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A. A. Milne And Me

A pathway to literature

Illustration by Fran Pulido of woman by window thinking what to write with book birds flying past window.

I discovered A. A. Milne later than most. I was a grown-up. Well, I was on the way to being a grown-up. I was eighteen — a new student at a new university. Fresh out of a Manchester convent school and boldly following what to me was the exotic path of the bourgeoisie, headlong into the late Sixties university scene. It was a circus. I tightrope teetered, precariously balanced between so many different worlds. In those days (imagine this!) students were funded to go to university, and Warwick University (it was never ‘uni’ back then) was a freewheeling sort of place where one spread one’s wings and gave little thought to grades or exams. At least, that’s what I did.

My tutor at the time was preoccupied with writing her seminal work, The Female Eunuch, and taking part in various happenings. Students just drifted about. Much of our time was spent protesting, discussing, having sit ins. We occupied the admin block because we felt we should have access to all our personal records, which were held on bits of paper in filing cabinets. We ‘liberated’ them.

In those days Warwick University was still being built. It had very few buildings and one car park (small). The English department was part of the library, from which a bridge led to the Computer Building. (The computer was housed in its own building!)

The path to the library was made of square paving stones that were still being laid. They led from the social buildings to the library. I always felt a little bit like Dorothy following the Yellow Brick Road. Of course, it wasn’t yellow, it wasn’t brick, it wasn’t really a road, and I wasn’t Dorothy. But there you are. I always like to imagine myself as the main character in a story.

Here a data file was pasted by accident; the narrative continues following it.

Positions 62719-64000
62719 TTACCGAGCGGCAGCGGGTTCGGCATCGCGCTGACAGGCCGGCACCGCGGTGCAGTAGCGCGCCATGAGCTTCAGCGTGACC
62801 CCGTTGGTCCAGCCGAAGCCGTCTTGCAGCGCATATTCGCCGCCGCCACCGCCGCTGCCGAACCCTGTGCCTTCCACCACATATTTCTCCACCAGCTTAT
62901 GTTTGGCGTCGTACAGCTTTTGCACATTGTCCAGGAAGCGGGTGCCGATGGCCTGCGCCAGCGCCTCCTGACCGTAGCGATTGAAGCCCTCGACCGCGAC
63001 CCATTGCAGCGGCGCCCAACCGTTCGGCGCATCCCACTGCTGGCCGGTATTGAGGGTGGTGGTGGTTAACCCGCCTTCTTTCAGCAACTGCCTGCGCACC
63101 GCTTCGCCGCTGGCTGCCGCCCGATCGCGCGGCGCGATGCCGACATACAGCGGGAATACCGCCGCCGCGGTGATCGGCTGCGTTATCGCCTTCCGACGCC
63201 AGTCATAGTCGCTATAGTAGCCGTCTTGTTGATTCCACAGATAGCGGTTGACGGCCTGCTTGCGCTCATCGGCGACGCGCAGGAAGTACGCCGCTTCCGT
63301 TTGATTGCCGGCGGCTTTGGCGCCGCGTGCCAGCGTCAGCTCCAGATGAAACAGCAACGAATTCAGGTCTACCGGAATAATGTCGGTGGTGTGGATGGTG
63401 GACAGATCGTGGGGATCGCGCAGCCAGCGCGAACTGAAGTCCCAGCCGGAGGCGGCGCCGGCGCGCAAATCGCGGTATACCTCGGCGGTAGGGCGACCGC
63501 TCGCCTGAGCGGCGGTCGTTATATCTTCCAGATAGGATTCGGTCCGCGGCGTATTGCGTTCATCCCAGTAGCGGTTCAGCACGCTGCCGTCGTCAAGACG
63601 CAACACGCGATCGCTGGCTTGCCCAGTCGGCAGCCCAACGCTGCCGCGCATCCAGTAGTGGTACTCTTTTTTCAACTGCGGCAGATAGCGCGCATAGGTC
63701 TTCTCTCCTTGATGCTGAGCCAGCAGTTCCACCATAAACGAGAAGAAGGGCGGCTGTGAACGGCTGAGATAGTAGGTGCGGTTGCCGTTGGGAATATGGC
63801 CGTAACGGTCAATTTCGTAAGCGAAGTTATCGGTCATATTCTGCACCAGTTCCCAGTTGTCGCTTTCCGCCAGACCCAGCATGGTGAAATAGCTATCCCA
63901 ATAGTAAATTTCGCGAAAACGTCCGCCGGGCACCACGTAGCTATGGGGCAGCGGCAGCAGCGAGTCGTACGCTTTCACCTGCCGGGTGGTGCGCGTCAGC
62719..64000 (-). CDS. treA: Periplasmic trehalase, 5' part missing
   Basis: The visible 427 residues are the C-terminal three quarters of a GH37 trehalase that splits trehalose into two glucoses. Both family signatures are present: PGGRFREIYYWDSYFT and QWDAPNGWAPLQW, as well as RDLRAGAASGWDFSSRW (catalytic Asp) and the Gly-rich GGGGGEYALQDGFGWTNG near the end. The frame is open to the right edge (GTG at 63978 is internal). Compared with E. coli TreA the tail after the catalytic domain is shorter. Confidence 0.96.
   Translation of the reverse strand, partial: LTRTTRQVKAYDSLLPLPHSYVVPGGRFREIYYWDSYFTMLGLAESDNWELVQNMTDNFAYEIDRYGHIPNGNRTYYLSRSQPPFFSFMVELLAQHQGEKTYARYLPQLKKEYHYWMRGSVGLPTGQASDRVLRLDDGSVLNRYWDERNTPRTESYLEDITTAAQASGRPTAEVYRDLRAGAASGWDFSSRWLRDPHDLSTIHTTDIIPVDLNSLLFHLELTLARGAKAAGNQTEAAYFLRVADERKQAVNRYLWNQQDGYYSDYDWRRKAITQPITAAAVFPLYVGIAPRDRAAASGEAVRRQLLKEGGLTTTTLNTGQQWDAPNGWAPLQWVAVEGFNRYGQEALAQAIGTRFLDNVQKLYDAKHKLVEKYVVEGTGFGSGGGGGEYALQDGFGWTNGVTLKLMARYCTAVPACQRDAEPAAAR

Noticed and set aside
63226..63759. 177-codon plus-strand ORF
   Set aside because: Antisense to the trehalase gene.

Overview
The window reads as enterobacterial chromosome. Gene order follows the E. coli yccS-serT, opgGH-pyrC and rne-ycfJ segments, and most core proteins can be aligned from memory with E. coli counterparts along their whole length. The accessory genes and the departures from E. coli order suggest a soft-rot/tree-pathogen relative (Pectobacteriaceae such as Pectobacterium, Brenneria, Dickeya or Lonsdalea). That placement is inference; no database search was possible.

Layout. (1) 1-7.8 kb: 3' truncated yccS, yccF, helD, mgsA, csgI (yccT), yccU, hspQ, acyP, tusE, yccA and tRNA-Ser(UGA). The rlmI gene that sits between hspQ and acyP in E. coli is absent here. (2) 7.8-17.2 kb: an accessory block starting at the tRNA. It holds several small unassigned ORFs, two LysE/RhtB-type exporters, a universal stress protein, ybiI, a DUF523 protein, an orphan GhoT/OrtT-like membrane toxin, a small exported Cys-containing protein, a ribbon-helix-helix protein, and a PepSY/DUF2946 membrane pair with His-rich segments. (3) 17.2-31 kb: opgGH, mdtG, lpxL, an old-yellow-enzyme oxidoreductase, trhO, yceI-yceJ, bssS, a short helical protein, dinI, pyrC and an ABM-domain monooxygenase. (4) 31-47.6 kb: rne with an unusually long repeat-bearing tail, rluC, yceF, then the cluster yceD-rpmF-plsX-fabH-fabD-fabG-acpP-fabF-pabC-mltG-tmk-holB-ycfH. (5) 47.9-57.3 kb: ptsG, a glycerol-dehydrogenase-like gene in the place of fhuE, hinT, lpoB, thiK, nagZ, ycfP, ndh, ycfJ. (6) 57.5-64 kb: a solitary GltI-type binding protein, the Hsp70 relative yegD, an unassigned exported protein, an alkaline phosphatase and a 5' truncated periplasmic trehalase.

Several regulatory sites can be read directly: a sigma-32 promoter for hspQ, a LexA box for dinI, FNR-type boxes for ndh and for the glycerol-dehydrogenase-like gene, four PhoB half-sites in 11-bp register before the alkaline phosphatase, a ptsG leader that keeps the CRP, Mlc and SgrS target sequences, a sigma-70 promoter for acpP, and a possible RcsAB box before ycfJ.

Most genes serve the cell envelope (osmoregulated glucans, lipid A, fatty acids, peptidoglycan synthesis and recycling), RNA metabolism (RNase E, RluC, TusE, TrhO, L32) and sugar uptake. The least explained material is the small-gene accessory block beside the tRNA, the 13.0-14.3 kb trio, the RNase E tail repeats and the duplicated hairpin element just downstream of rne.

One day, as I walked that path, I found that some joker had transcribed the opening chapter of the first Winnie the Pooh book onto the paving slabs. The lively miscreant had written it out rather well in a beautiful, clear typeface. It was a work of art, literature, revolution. And it was my introduction to A. A. Milne. I read it slowly as I ambled from Rootes Hall to the library. And I liked it.

I liked the gentle humour, the wistfulness, the whimsy, the Use of Capital Letters, the characters, the world and the wit. It was gentle storytelling from a gentle world. From another world, another class, another time.

By the time I made the return trip the Powers That Be had decided to deal with this situation. In those days there were clear lines between students and anything that smacked of authority. We were all rebels without a clue and eager for battle. The Powers obliged by opposing students whenever they could. The Times They Were a Changing and we were all adjusting one way or another. Revolution was in the Air, a Hard Rain was Gonna Fall, etcetera, etcetera.

So, teams of workers were set the task of picking up the flagstones, turning them over to hide the text or rearranging them. That meant you could no longer read the story in order and there were gaps, which made it somehow even more attractive. So, I spent happy times reading, square by square, putting the story into order and Making a Very Big Discovery.

It turned out I loved children’s books, even though I was a bit late to discover them. This experience was a powerful introduction to a classic. It was literally the first step on the path to my becoming a children’s writer, finding my way, earning my keep and making my name.

Hopping from square-to-square reading those fragments I was on the first rung of a discovery, not only of children’s classics, but also of childhood. I met a world of gentleness, green and pleasant, kind and thoughtful. A place where Small Things Were Important. And were Often in Capital Letters.